The Use of Veils in The Earthquake in Chile and Lieutenant Gustl

I find both short stories to make considerable use of metaphorical veils, both to hide or to justify acts of morality. These interact with the catastrophes that shape each story, possibly strengthening, creating and altering these veils. I will go through some of the veils that I think are most influential to each story and how they link to catastrophe as well as descent of morality, which I think is an important theme that both stories share.

I would say that the initial state of morality in both stories is nothing to be proud of. In The Earthquake in Chile, one can analyze morality in two levels, first in the eyes of the protagonists, Jeronimo and Josepha, as well as the society of Santiago. In the eyes of society, their immoral treatment of Josepha, such as throwing her in prison right after she gives birth, is veiled by their strict laws forbidding adultery. These laws act as justification for Josepha’s execution and obscure the inhumanity lying beneath. In the case of the lovers, they fully realize the immorality of their actions, but by secretly consummating their love, by veiling their affair, they manage to escape lawful retribution. However, this veil fails when Josepha gives birth, thus setting in motion the in medias res conflict. So here we can see veils being used both as methods of obscuring, or justifying immorality and hiding it, and that the hiding veil is weaker than the justifying veil.

In Lieutenant Gustl, I think the veil is much more obvious. His true thoughts, which are expressed , are veiled by the privacy of his mind. No one can discern what he is thinking, except the readers, so this allows him to get away with many opinions that one would consider immoral. He considers beating up people who get in his way and lusts for women he spots around the concert hall, among other things. Therefore, it is seen that here, the veil serves to hide his immorality. Where it does falter is through his incident with his baker, where he lets too much aggression through and loses his honor as a result. Again, we can see that veils used to hide immorality are susceptible to failure.

Now the catastrophes in both stories shake things up considerably, and that they themselves can also be veiled, not in the mind of the characters, but in the mind of the reader. I feel that point of view is essential to understanding the catastrophes that happen in each story. First of all, the earthquake in Santiago, in the eyes of the two lovers, can be seen as a blessing because it saves their lives and their romance. After they reunite, they retreat into a valley, celebrating instead of mourning. An earthquake is undeniably a great tragedy, but considering that Jeronimo and Josefa are protagonists, through their eyes, we see the catastrophe being veiled by triumph. The opposite effect happens in the church massacre. In the eyes of the mob, the massacre has a rectifying effect, acting as retribution for the two lovers’ sins. If the story were told in the view of a person who has lost everything due to the earthquake, then obviously Jeronimo and Josepha’s death, among others, would lose much of its tragedy under the veil of vengeance.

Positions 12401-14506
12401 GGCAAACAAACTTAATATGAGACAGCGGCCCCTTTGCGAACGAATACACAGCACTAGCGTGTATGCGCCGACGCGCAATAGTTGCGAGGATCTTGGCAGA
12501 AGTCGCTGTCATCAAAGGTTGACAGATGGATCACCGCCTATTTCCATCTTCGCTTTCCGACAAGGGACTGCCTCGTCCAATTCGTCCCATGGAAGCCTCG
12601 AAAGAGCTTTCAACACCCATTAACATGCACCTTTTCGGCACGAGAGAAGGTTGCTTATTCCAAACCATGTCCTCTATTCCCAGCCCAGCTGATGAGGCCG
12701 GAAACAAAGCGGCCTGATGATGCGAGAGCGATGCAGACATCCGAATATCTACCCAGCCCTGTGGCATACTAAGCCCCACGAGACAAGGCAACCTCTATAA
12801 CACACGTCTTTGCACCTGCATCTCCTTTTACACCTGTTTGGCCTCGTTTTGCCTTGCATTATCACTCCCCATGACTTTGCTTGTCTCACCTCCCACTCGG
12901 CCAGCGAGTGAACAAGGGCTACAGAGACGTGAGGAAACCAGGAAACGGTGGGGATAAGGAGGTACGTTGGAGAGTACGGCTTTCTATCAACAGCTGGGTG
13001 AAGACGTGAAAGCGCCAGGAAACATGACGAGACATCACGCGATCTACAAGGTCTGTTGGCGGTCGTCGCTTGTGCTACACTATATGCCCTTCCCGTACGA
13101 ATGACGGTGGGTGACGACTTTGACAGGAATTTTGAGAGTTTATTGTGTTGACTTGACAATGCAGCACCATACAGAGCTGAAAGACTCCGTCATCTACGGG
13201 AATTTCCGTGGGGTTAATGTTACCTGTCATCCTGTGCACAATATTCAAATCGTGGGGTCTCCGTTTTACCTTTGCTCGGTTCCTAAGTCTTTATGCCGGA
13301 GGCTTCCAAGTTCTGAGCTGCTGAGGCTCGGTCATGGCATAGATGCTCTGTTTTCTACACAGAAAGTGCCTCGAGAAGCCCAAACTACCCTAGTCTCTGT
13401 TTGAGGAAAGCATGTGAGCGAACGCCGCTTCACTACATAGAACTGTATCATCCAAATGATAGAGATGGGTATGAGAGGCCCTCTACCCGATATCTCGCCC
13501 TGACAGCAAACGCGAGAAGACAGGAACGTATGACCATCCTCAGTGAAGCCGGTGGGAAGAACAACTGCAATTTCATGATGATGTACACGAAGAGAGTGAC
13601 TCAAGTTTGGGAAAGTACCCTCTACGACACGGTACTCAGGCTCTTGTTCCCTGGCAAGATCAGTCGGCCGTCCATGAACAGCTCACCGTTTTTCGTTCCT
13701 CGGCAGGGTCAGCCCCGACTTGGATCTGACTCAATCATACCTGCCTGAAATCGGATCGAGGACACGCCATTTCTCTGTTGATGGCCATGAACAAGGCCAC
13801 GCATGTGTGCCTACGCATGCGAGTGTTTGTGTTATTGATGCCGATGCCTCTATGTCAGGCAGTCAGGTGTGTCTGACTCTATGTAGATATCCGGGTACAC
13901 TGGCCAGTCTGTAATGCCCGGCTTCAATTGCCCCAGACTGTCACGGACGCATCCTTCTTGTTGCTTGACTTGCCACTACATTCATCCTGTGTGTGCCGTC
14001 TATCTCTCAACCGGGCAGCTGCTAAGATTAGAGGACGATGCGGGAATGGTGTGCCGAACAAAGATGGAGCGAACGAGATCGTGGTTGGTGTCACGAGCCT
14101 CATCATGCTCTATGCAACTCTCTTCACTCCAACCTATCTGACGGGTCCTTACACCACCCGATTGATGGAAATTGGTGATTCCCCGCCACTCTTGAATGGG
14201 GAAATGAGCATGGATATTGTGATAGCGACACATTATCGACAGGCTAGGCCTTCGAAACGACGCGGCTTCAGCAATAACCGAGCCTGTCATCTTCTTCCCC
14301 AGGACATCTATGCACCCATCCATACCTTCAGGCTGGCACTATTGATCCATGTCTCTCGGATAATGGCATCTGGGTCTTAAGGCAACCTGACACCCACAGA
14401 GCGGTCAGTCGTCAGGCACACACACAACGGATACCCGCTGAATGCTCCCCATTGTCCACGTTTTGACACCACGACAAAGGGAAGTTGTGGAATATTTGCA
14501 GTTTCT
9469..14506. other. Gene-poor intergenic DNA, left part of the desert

A similar thing happens in Lieutenant Gustl. Since we are literally looking through his eyes and thoughts, his point of view is extremely biased. He treats his encounter with the baker as a great blow to his honor, and through his interior monologue, what would have been seen as just a minor incident in the eyes of others, is now a profound catastrophe. It even overshadows the catastrophe of the baker’s death, which, if one were to liberate the point of view into a more omniscient form, would be undeniably a tragic event. However, under the veil of Gustl’s impending suicide and shattered honor, this becomes a catharsis, a liberation, much like the earthquake was for Jeronimo and Josepha, but on a more interior scale. Here, one catastrophe veils another. The catastrophe of the baker’s death is obscured by the resolution of Gustl’s confrontation with the baker, and we as the audience are profoundly tricked into believing that a single threat in retaliation to Gustl’s insults. Both of these stories veil our natural compassion and morality for humanity as a whole by providing catastrophes that solve the problems of the protagonist through an influx of tragedy, forcing us to make moral decisions. More often than not, we tend to choose the protagonist, be it a hero or an anti-hero.

Lastly, I would like to point out how the catastrophes create veils not only for the audience, but their perception of the characters’ fates as well as the characters themselves, ultimately degrading their morality. In The Earthquake in Chile, a veil is creating through the surprising unity that the disaster has engendered among the surviving people. They cooperate with one another, and Jeronimo and Josepha seem safe. This, however, is followed by the massacre at the church, foretold by Dona Elvira. Here, the veil is temporal, presenting a state that one assumes will last, but which quickly dissolves into its exact opposite. This extreme juxtaposition can only create uneasiness. In the massacre itself, the earthquake is used as a justification, a veil that hides the brutality of the mob under the presumption that God is unhappy with them for allowing the sin of adultery to bloom. This is an extreme version of the earlier veil that justified Josepha’s execution, as the immorality hiding behind the justification is much more severe and brutal, thus providing a tragic ending.